Adapting to a changed world

A funny thing happened while Mark Lamster was writing about how libraries are more popular than ever for Metropolis Magazine.  Well, two funny things happened.  First, he didn’t really give enough evidence to prove his claim.  And second, he rhymed off the different ways that libraries have manifested themselves through the ages.

(I’m not going to fault Lamster for not sufficiently explaining his popularity claim since I assume that an editor wrote the headline. Besides, this is from a news site that is focused on architecture as opposed to information science. His concern lies elsewhere.)

I think all librarians need to read this article.  And I don’t mean that everyone should skim it between e-mails. I mean everyone should sit down and read it.  It won’t take long to do, I promise, so you don’t have to give me the tl;dr line. What’s so important about this article is that an outside observer is speaking to other outside observers about what libraries have looked like in the ages-old past, in the recent past and present, and what they will look like in the future. Lamster’s article inadvertently explains that the library as so many of us like to think of it – as a wondrous cathedral of knowledge and public reading room – is only a recent understanding of the term. Rather, libraries have been closed buildings with closed stacks and difficult-to-use technologies for centuries. Libraries have been loci of state power much longer than they’ve ever been the democratic, open, free spaces we think of them today. But as society shifted to become freer and more egalitarian, so did the nature of the library shift to become what we know it to be today. And libraries will change again, and again, to meet the needs and opportunities that future users bring.

I’m linking to Lamster’s article because I want to stress that libraries are not defined wholly by their collections. I don’t think that libraries must be filled with books in order to have any use to the world. Libraries with books are great. Libraries with books are beautiful, wondrous things, actually. But have no need to fear the library that has fewer books compared to x years ago. Libraries with fewer books can still be information hubs and community centres. A library that gives up stack space for meeting rooms and research space, that moves books off-site to make way for local business support centres or for information portals such as geospatial data centres, language labs, digitization centres, local collections, archives, etc., is still a useful space that serves the public good.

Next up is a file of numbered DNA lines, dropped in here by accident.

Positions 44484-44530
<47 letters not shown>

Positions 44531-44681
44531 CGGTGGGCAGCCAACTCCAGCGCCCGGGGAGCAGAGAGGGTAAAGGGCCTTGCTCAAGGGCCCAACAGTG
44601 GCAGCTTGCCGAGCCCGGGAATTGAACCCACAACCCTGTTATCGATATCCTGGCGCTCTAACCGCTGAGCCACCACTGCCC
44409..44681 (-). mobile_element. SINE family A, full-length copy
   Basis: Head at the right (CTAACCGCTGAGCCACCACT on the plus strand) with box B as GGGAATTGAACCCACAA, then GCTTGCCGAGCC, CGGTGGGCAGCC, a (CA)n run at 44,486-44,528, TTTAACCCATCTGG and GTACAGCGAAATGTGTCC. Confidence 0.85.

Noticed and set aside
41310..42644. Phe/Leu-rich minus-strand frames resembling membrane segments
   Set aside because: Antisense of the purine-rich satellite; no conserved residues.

There’s a good chance some you will object or reserve judgment since the jury is still out on the long-term viability of collection models the prioritize access to licensed material rather than purchasing content outright. Some of the people Lamster interviewed also expressed consternation that libraries are adapting to the digital world in ways that don’t suit them. That’s okay: we can continue Whither Print? debate another time.  My argument is not whether collecting print is good or bad.  My argument is that we must honestly come to terms, as a profession, with the effects that advances in information technology has on our services and spaces. The world around us has changed, full stop. Online information repositories have increased in number and become easier to access, and our users now keep Internet access devices (read: smartphones) in their pockets where ever they go, so libraries must continue adapt.

Don’t fear change, fellow librarians, and don’t fear technology.  Embrace it, because your users have done so already. It’s better for us to be part of the online access movement and be able to guide its direction than to react to it. Let’s build and be present in the networks that link people, the places they inhabit (physical and digital), and the information they seek in their lives.

Part of me is cringing since I’m typing this today, in 2012.  And another part of me wonders if writing this on a blog will only preach to the converted.  That may be so.  But I feel a need to continue flying the flag and to declare what our role can be in this online environment.  I hope you do, too.

Micah Vandegrift on the librarians of the future

Micah Vandegrift of HackLibSchool has written great post on the future of libraries (or on the librarian of the future, anyway you cut it) on his own blog; it neatly parallels some of the things I’ve been ranting about on blogs and on Twitter this past week.   He, too, sees the need for librarians to increase their technical knowledge and abilities, and to increase these competencies fast:

My advice to LIS students? Get digital skills, whether you want to or not. To those who want to work in academic libraries? Get deep knowledge of digital trends, including CompSci, Data science, information architecture, digital humanities, digital archiving practices, CMS’s and yes even programming . . . To current academic librarians, maybe its time to use some of your free continuing education credits and update your skill set to remain in the know.